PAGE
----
Last weekend, I was very fortunate to be able to take part in the Birmingham Pride march alongside colleagues from Anthony Collins Solicitors and Birmingham Law Society. We were joined by thousands of employers across the city to celebrate the achievements of our LGBT+ community. The warmth and energy at the event really showed the power of what employers can achieve to promote diversity and inclusion when they come together.
This message comes at a great moment as this week is National Inclusion Week. The aim of National Inclusion Week is to bring employers together from all industries to celebrate, share and inspire inclusion practices.
This year’s theme is “United for Inclusion”. It is about encouraging employers to come together to share learning, best practice, successes and challenges. As we recover from the effects of the pandemic, it has never been more important for us to work together to ensure that those who have been the most disadvantaged do not get left behind.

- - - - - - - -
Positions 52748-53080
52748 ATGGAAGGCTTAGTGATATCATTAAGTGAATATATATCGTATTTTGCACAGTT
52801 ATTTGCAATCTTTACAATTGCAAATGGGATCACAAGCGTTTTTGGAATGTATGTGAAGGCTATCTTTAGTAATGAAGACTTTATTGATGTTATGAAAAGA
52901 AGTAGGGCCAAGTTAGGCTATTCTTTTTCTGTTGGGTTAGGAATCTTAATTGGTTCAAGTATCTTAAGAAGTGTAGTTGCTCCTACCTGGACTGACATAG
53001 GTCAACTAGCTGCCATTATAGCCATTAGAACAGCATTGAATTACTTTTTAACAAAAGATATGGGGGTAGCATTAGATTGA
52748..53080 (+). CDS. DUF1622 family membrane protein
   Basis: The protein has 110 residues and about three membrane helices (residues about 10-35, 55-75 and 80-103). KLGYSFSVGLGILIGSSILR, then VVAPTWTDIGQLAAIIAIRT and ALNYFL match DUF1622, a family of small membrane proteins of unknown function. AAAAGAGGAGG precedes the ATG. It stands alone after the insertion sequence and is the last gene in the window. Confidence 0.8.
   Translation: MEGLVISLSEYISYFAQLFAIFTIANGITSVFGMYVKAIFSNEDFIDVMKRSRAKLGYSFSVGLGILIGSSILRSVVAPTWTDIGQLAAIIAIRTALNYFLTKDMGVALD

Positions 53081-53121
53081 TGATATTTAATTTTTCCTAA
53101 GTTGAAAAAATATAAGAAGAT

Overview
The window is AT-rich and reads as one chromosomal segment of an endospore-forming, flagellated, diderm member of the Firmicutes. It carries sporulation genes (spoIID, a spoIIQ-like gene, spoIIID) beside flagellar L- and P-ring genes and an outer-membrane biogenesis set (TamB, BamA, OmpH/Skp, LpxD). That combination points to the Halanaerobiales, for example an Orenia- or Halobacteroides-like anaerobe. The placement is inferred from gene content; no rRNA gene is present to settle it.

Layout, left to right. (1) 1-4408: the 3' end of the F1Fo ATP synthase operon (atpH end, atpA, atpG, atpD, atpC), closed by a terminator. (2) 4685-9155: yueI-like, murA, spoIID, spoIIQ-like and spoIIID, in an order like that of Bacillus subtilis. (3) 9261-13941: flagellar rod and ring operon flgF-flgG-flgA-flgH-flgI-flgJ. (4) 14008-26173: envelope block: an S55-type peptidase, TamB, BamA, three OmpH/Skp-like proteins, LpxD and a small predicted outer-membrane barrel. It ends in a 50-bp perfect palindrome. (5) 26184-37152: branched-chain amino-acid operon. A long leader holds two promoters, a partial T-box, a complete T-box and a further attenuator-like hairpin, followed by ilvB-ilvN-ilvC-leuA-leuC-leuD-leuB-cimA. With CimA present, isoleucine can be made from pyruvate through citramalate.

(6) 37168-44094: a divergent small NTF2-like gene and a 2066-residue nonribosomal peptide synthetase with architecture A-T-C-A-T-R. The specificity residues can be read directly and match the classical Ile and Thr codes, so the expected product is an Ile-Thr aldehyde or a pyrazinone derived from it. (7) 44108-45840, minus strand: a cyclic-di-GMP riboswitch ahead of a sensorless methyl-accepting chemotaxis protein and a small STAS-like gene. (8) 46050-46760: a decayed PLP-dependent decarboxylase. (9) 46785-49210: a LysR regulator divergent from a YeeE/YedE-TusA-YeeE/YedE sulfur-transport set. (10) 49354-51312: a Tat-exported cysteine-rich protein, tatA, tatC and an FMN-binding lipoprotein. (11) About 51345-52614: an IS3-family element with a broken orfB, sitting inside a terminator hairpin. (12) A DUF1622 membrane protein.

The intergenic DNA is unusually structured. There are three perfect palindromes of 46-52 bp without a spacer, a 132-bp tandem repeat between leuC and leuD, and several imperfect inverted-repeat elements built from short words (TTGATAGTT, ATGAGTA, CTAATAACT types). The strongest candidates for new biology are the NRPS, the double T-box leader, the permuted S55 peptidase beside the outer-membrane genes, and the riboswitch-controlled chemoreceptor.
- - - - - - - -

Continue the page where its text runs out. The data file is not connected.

Whilst addressing diversity and inclusion may seem like a huge task to some employers, you do not have to work in isolation. There are many local network groups that are available to assist you in formulating the best strategy for your organisation. For example, law firms in Birmingham work together through a fantastic equality, diversity and inclusion committee run by Birmingham Law Society, which organises events and initiatives aimed at encouraging best practice. If you are not aware of a local network group, then why not start one?
There are also lots of online resources on diversity and inclusion which are available to assist employers. Inclusive Employers, the organisation behind National Inclusion Week, has prepared a variety of helpful resources on diversity and inclusion which are free to employers who register on their website.
For employers looking to diversify their talent pool through engaging in outreach, my advice is exactly the same. There is a wealth of charities as well as schools and universities running vital programmes and mentoring schemes which are often reliant on professional volunteers. Getting involved in these projects will not only benefit their recipients but can often mean busy staff are able to get stuck into the important work straight away without having to coordinate logistics.
With the power of teamwork, I look forward to seeing what else we can go on to achieve.